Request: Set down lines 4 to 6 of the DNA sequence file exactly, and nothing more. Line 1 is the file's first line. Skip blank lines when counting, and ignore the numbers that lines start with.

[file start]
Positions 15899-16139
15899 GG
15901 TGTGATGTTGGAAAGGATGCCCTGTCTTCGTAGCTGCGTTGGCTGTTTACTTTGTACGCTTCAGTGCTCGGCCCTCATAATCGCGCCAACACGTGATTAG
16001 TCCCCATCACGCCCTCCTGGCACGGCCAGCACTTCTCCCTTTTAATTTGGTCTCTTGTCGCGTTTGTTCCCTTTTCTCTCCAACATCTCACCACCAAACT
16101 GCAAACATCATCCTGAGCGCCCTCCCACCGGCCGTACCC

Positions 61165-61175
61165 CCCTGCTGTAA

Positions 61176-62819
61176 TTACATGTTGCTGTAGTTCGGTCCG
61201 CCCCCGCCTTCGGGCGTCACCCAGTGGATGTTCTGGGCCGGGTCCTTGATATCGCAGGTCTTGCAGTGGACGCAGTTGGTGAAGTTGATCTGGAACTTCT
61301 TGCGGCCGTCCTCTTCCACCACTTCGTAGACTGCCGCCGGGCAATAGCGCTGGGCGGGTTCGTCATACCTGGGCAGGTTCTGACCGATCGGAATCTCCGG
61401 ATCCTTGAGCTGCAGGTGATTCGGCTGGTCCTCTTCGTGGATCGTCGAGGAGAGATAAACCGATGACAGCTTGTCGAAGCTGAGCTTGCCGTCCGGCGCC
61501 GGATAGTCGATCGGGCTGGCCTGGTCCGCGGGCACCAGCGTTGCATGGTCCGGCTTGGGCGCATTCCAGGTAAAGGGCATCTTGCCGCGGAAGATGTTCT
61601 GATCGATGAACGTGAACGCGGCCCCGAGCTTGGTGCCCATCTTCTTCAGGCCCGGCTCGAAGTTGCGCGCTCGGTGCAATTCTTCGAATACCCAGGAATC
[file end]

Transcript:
16001 TCCCCATCACGCCCTCCTGGCACGGCCAGCACTTCTCCCTTTTAATTTGGTCTCTTGTCGCGTTTGTTCCCTTTTCTCTCCAACATCTCACCACCAAACT
16101 GCAAACATCATCCTGAGCGCCCTCCCACCGGCCGTACCC

Positions 61165-61175